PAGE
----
May said neither he nor Rabbi Avrohom Union, who has been the RCC’s rabbinic administrator since 1990, knew about the Los Alamitos incident prior to being informed about it by a reporter. And although May said he could understand why the RCC would allow Engelman to own and operate a kosher-certified market after being connected to another store that was caught with non-kosher products – his store was manned by a constant rabbinical supervisor, or mashgiach temidi, who had the only key to the shop — May still said that hearing about it was “nauseating.”
“It’s hard to imagine that anyone would get two strikes,” May said, noting that there was little or no chance now that Engelman would have his certification reinstated by the RCC in the wake of the current scandal.
Who says what’s kosher?
In the week since the RCC revoked the certification and the news spread throughout the community, various rabbis from across the city — and from a number of different points on the ideological spectrum — have suggested that the RCC has not been doing its job in one way or another.
While some rabbis have reportedly urged their constituents not to trust the RCC because it is too lenient, Rabbi Moshe Benzaquen, who has advocated less stringent supervision for kosher restaurants in the past, sent out an e-mail to the congregants of the West Coast Torah Center calling for one of the professionals leading the RCC to be fired “for incompetence on this matter.”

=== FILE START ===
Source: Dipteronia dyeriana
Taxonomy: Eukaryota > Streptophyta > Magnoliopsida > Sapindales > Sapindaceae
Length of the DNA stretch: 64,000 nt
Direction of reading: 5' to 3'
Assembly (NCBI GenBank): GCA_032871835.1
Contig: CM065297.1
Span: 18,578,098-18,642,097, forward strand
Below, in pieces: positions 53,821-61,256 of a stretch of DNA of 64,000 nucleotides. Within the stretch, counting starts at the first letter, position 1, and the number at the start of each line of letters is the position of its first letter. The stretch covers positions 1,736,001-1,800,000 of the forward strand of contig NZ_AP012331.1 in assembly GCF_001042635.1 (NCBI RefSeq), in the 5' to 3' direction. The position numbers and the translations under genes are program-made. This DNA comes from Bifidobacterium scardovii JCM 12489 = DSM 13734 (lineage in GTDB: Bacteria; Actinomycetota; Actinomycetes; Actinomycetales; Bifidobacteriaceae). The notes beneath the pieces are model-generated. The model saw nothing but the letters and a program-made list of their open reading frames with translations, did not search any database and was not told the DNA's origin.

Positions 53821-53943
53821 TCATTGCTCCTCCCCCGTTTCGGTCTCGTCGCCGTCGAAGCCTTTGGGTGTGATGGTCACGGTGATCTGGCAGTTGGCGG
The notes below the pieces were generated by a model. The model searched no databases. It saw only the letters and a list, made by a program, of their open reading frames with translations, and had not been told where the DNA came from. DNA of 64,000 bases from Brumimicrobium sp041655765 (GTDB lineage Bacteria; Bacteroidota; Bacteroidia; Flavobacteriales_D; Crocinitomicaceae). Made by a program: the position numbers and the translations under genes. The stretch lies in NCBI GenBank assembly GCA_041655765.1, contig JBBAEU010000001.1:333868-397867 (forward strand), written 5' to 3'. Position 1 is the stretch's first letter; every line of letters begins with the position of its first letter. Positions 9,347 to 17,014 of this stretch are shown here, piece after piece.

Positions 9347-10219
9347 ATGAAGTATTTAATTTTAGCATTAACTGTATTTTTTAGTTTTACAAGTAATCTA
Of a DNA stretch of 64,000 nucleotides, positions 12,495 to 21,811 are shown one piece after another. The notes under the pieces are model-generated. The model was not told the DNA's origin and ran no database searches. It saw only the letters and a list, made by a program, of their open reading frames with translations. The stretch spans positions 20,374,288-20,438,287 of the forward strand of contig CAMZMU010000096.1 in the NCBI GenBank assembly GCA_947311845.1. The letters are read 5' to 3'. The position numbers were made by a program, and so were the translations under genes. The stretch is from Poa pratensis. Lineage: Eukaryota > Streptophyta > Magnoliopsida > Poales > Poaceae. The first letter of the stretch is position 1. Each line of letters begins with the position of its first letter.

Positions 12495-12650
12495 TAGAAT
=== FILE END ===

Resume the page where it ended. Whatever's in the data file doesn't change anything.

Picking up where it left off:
“Obviously I’m biased, of course,” Benzaquen said in an interview on March 31. Benzaquen, who was president of the RCC for three years starting in 1990, now has his own kosher certification company, Kosher L.A.
“But if, God forbid, anything like this should happen to us,” Benzaquen continued, “we would have been ridiculed, and they [the RCC] would have said, ‘Oh, well, we knew that.’”
Two more rabbis quickly jumped into the fray to serve as rabbinic supervisors of the store. Rabbi Meshulom Dov Weiss and his son Rabbi Menachem Weiss announced that they would themselves certify Doheny as kosher from March 28 until the end of Passover.
This move led Rabbi Adam Kligfeld, senior rabbi at Temple Beth Am, a Conservative congregation, to urge his congregants to shop at Doheny.
“Not only because their products are wonderful,” Kligfeld wrote in an e-mail to members of the large synagogue located on La Cienega Boulevard on March 29, “but because by doing so we can make a statement that kashrut should be about kashrut ... and not monopolies, or power plays, or raising suspicions or being careless with others’ parnassa [livelihood].”
What Kligfeld did not mention in the e-mail is that the manager of Doheny, Israel Feuerstein, is the son-in law of Rabbi Joel E. Rembaum, who served for decades as Temple Beth Am’s senior rabbi and now holds the position there of rabbi emeritus. Asked about that connection after his e-mail went out, Kligfeld dismissed any possibility of a conflict of interest.
“That didn’t play at all in my communication with the congregation,” Kligfeld said during an interview soon after he sent the e-mail, “and it doesn’t play at all into my deliberations here."